The sections of the book detailing Nancy’s time during the war were quite dense in the beginning and I felt like I was being delivered facts and names through a fire hose. For some, that might not be as appealing as the timeline of her romantic drama before the war. But I was riveted by both and look forward to reading more of Lawhon's work!

Meet Me in Another Life by Catriona Silvey

Many thanks to NetGalley and William Morrow for the advance copy - this was an amazing ride, and so hard to describe without giving away the mind blowing ending. My best attempt is say that it is like the masterpiece Life After Life by Kate Atkinson, but heavier on plot that includes an EXPLANATION of why these two characters can remember past lives.

The pacing of the story is like a boulder gathering speed as it careens down a hill. At first I was sucked in by each chapter, putting the same people together in different dynamics: coworkers, lovers, student/teacher, parent/child. As they begin to realize the nature of their existence, the tension mounts as they try to find a reason, to find meaning. And when the reason is revealed, it’s like falling off of cliff into an ending that took my breath away a few times over.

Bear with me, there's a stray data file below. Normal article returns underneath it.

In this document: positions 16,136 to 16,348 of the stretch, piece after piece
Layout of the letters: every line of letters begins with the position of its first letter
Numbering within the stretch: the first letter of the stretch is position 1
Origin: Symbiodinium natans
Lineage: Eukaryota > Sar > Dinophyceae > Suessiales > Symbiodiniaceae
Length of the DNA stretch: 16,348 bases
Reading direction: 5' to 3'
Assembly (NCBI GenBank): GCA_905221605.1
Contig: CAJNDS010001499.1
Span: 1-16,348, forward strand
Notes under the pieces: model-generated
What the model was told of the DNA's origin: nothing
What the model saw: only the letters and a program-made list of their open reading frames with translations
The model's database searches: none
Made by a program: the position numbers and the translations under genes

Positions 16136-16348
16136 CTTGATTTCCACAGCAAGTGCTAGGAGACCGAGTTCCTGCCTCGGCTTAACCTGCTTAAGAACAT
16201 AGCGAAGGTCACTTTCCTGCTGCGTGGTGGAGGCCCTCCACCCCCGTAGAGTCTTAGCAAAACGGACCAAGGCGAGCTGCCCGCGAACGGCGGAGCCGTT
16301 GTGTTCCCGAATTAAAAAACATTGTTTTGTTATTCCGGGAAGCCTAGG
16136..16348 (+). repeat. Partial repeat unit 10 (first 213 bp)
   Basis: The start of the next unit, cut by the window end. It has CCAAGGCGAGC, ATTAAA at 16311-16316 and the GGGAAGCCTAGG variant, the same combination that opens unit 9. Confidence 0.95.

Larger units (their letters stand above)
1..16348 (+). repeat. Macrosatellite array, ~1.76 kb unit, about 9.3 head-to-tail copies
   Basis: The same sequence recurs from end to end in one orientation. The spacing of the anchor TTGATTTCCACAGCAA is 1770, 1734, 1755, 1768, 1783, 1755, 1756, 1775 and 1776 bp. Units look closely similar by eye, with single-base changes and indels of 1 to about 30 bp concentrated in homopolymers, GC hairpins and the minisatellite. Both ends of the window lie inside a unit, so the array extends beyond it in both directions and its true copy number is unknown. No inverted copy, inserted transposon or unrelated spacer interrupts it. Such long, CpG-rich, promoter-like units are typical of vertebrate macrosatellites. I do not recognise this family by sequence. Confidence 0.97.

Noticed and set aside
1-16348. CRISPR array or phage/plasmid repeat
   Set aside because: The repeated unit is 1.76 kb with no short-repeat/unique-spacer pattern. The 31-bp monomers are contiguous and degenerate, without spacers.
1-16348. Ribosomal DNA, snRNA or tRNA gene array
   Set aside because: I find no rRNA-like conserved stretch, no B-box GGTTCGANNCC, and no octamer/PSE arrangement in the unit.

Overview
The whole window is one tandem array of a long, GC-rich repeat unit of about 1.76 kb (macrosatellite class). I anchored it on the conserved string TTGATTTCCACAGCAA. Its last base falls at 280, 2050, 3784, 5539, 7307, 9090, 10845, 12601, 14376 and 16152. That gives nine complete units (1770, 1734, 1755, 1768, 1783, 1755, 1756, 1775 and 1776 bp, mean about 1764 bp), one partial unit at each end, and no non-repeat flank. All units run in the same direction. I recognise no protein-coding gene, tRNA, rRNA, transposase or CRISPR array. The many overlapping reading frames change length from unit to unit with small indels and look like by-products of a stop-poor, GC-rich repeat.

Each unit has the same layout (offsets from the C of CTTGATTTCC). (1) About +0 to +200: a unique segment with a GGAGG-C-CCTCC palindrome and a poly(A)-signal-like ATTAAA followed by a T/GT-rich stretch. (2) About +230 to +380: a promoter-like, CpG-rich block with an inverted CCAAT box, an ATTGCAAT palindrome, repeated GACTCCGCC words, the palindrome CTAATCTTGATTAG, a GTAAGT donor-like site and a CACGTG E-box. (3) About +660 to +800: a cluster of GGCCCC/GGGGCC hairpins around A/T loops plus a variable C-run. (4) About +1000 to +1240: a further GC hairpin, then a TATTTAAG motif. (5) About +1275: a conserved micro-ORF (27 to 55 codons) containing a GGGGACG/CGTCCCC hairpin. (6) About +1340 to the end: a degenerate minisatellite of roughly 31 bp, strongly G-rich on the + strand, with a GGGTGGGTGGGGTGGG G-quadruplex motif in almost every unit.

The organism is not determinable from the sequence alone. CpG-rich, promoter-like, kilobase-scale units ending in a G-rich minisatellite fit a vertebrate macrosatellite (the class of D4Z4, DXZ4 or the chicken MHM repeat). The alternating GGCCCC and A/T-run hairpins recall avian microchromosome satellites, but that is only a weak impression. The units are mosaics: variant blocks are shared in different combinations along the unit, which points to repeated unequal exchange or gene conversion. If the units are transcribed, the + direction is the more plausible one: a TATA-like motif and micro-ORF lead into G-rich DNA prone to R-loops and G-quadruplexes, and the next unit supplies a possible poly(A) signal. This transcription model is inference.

I absolutely love this kind of novel that straddles several genres and explores existential themes in an accessible, but not cloying, way. Also, I have an absolute favorite book series to recommend if you read and enjoyed this novel, but only once you’ve finished so as not to spoil the ending! So, so good! 

Raybearer by Jordan Ifueko

“Why does everyone hate change so much?“ I demanded.

“Because things could get worse.“

“Maybe. But do you know what I think?” My chest throbbed. “I think deep down, we’re afraid that things could get better. Afraid to find out that all the evil —all the suffering we ignore— could have been prevented. If only we had cared enough to try.”

Raybearer was so unique, lush, immersive and just really smart sci-fi/fantasy world building. The mythology and magic Ifueko creates is beyond clever and the characters leap from the page right into your heart. Not since The Hunger Games have I been awed by such a creative plot with a story of found family and a fierce, yet vulnerable, female lead.